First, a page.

Shall we inquire why he does this? We might say that temptation is one of the conditions of existence in this world. We cannot see how it would be possible to live here without being tempted. Jesus Christ himself, who was sinless, who came into this world to live but a little while and to die, endured temptation, not once merely, but many times-tempted to do what was wrong in the desert, tempted in the garden to shrink from what he had undertaken to do. Temptation is a condition of our existence.
Moreover, temptation is a discipline. That is one of the reasons why we may say God permits us to be tempted. Here again we have the example of Jesus. We are told in the Epistle to the Hebrews that Jesus learned from what he suffered. His human nature needed discipline like ours, and it found discipline in temptation as we do. He learned from what he suffered, and thus being made perfect he became the author of eternal salvation. So much for the first point: God suffers us to be tempted.
II Now the second point: We should be afraid of temptation. “Let him that thinketh he standeth, take heed lest he fall.” There are two forms of peril against which we need to caution ourselves. It is a perilous thing to question the reality and the power of temptation. Why, my friends, if there he such a being as Satan, if he has such designs against us and against God as the Scriptures plainly declare, then what could please him better than that men should deny his existence? What could help him more?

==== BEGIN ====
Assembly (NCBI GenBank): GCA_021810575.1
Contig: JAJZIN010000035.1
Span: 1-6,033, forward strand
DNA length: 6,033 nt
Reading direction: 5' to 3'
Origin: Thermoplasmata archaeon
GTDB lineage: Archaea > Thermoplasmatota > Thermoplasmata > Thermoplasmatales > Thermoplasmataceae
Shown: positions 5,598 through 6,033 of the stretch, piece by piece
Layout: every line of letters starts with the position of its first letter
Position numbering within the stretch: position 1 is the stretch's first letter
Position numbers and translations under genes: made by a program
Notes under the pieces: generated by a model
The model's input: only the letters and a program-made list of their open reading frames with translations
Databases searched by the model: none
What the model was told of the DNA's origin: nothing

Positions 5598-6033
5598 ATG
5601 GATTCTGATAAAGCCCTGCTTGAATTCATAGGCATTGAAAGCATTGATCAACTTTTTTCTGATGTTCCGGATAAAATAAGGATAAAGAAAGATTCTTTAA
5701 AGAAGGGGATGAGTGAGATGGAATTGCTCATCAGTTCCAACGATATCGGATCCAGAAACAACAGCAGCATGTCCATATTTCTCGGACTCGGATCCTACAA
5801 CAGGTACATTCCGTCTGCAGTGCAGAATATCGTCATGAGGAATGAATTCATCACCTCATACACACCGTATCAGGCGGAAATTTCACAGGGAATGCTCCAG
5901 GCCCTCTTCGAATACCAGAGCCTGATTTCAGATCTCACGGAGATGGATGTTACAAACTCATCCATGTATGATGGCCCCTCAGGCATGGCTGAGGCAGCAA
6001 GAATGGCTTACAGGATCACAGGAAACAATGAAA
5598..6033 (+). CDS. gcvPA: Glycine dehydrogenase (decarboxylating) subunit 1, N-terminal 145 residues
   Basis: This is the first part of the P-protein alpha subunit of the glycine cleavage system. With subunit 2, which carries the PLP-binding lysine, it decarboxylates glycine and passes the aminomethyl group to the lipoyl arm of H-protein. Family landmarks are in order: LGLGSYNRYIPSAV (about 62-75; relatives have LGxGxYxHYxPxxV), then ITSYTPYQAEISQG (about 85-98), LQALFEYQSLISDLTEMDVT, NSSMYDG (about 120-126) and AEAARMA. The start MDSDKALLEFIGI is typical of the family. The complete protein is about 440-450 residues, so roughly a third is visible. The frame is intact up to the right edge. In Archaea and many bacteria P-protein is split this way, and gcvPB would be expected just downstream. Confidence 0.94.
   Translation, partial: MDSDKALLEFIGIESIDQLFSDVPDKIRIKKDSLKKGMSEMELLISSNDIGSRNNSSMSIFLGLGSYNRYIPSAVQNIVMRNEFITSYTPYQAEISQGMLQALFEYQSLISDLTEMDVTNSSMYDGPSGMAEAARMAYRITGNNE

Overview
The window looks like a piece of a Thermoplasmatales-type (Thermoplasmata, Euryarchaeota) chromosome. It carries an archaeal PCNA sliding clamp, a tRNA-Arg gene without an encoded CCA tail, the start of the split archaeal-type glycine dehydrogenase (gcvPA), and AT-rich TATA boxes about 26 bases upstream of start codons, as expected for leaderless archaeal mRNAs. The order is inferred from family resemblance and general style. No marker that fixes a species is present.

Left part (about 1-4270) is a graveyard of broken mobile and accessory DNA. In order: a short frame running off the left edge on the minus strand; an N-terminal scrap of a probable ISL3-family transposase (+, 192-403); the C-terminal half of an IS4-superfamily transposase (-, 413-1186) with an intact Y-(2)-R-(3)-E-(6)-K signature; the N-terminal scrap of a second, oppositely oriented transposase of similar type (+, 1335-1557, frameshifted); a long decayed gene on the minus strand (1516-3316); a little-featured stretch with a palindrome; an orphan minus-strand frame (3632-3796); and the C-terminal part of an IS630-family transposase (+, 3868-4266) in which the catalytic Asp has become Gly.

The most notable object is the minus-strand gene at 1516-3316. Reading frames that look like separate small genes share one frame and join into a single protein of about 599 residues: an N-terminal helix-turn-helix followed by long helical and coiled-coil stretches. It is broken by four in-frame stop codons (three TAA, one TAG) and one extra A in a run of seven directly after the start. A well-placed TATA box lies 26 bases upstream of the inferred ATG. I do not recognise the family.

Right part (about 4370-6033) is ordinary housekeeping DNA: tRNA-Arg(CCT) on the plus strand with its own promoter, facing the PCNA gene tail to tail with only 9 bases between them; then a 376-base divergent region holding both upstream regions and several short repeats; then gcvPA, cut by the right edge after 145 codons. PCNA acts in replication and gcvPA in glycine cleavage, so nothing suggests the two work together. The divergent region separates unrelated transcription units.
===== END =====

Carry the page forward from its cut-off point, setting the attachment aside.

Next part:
But I said there were two forms of peril. If it is perilous that we should be heedless about temptation, its reality and its power, it is peculiarly perilous that we should feel a self-confident presumption that we can overcome it. “Let him that thinketh he standeth, take heed lest he fall.” Ah! a man who is afraid he will fall may, perhaps, take care, but a man who thinks he stands will seldom take heed.
III. The third point in the text is, that we must not excuse ourselves when we are tempted. We must not excuse ourselves with the idea that it is impossible to resist temptation. We must not imagine that we have nothing to do with it and that temptation comes as a power from without and presses in upon us, and we are helpless. Temptation becomes temptation to us only as something within us rises up to meet the allurement from without. James tells us: “Every man is tempted, when he is drawn away by his own desire, and enticed.” He is seduced by his own soul’s desire, and only his own soul’s desire can really lead him to sin. The power from without may he mighty, and yet the man is a free man and yields to temptation only when something within him goes forth to meet that which comes from without. Yet how common a thing it is to imagine we cannot help yielding to temptation. It is not impossible to resist temptation. At any rate when we do not resist, it is our fault. If we really have not now the power to resist, this may be only a punishment for having failed to resist in other days when we might have done it.